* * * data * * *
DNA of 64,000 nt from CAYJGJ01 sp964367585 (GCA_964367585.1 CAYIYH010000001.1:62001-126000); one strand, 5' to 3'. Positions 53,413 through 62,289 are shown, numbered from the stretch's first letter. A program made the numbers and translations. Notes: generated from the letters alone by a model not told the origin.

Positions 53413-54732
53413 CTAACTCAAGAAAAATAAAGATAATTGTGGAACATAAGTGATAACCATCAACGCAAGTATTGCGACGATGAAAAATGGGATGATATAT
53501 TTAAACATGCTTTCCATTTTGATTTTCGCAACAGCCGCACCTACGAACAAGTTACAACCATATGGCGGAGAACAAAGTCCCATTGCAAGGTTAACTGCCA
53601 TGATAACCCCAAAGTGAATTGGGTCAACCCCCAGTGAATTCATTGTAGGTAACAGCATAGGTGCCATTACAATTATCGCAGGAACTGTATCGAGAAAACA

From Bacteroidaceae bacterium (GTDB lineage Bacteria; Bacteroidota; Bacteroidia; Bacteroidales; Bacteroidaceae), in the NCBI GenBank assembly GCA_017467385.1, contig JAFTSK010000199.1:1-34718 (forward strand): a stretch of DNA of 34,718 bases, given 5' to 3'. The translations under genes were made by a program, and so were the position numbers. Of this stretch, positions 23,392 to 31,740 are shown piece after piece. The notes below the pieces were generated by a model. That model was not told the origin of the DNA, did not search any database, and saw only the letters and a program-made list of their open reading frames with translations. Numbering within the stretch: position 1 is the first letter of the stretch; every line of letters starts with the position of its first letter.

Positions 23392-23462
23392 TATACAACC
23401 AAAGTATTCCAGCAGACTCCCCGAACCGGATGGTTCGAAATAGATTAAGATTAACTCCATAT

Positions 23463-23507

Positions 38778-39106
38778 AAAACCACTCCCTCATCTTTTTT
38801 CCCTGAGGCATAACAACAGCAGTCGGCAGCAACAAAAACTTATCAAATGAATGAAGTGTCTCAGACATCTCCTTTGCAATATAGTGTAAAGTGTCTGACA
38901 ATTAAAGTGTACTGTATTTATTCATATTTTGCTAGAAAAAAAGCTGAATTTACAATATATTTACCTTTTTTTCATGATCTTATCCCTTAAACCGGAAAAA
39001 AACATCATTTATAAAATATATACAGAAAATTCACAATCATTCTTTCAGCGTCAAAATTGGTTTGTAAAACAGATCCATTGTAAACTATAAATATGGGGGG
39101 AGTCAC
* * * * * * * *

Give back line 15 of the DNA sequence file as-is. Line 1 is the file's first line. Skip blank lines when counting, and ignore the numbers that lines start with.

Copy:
39001 AACATCATTTATAAAATATATACAGAAAATTCACAATCATTCTTTCAGCGTCAAAATTGGTTTGTAAAACAGATCCATTGTAAACTATAAATATGGGGGG